Counter Offers - The Truth Behind
When you accept a new job offer and hand in your notice, it’s possible that your current employer will make a counter offer to incentivize you to stay. This typically comes in the form of an increased salary and benefits package and is often a substantial increase in your current remuneration. Often counter offers are delivered alongside emotional leverage about your value to the team and your time spent there. Perhaps your manager will insinuate that elusive promotion was, in fact, imminent or that the team would struggle without your expertise. While many of these comments could be genuine, a good business that values its staff would have made you feel appreciated before you felt the push to leave.
In today’s competitive job market, counter offers are becoming more common as companies strive to keep their valuable talent. However, in many cases, the counter offer benefits the company more than the employee. Accepting a counter offer can seem appealing if it means a higher salary at your current firm; however, 70 to 80 percent of people who accept counteroffers either leave or are let go within 6 months, either because they accepted another offer or were let go.
Pay increases often don’t fix the other pre-existing issues that led you to look for another job initially, meaning many candidates that do accept counter offers to resume their job search relatively quickly
While accepting a counter offer may be beneficial in the short term, you may still be better off moving on to a new opportunity.
Here is the truth about Counter Offer.
- You needed to bring your resignation to your manager’s attention in order for them to consider giving you a raise.
- Where is the money for the counter offer coming from? Are you just receiving your next pay raise early? Almost all companies have strict wage and salary guidelines which must be followed so you may only be getting an early raise.
- If you accept the counter offer, your company may start looking for your replacement and potentially let you go sooner rather than later.
- You have now made your employer aware that you are unhappy. From this day on, your loyalty will always be in question.
- The same circumstances that caused you to consider a change in the first place will probably repeat themselves in the future even if you accept the counter offer.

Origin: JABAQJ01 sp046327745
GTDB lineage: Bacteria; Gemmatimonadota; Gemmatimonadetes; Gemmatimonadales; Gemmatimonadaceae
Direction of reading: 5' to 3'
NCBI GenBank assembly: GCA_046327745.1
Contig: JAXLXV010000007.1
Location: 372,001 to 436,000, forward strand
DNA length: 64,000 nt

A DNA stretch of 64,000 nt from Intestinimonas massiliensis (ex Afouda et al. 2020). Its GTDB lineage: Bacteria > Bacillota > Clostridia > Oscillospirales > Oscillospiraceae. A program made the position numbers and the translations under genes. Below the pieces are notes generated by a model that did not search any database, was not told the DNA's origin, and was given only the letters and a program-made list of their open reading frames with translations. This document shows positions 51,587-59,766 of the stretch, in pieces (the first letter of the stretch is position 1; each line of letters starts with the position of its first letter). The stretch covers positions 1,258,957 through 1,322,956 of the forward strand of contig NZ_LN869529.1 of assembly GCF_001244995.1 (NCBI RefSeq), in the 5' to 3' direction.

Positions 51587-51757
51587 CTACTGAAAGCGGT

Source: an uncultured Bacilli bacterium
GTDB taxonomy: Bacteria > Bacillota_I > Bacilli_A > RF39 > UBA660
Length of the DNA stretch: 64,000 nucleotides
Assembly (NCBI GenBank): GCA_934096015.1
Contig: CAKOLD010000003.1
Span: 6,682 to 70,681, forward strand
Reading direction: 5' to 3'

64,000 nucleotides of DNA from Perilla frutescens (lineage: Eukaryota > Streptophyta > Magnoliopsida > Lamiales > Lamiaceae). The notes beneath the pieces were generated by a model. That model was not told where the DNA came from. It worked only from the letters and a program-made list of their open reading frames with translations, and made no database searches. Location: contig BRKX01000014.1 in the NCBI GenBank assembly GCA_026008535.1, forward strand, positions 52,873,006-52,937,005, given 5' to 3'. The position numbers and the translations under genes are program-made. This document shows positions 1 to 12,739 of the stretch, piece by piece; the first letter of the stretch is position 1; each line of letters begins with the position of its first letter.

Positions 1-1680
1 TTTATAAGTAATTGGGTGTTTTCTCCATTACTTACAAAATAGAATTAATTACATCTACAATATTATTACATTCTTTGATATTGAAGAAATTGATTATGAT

- When promotion time comes around, your employer will remember who was loyal and invested in the company and who was not.
- Statistics show that if you accept a counter offer, the probability of voluntarily leaving in six months or being let go within one year is extremely high.
- When times get tough and the company experiences layoffs, your employer may well begin the cutback with you.
- You used your new job offer as leverage and now may have burned the bridge with your prospective new employer who was already offering to pay you more before a counter offer.
- Once word gets out, the relationship that you now enjoy with your co-workers may never be the same. You will probably lose the personal satisfaction of peer group acceptance.
- You let yourself be bought. Rather than risk taking a new/better opportunity, your boss was able to convince you to stay after you wrote your resignation letter. They talked you out of your decision.
- Accepting the counter offer limits you from really figuring out your career path, The great irony of considering a counter offer is that there is no possible gain, only loss.
"A counter offer is not about the business reaching out to meet your needs, it’s about meeting the needs of the company at that point in time"
If you begin to second-guess your acceptance of the new job and consider accepting your manager’s counter offer, think about what else would change if you stayed (besides receiving more money). Review each of your reasons for wanting to switch jobs and take an honest look at your deal-breaker issues. Will they somehow magically disappear if you accepted the counter offer? Nope. So, look your boss in the eyes, smile nicely, and say “No, thank you” to that counter offer.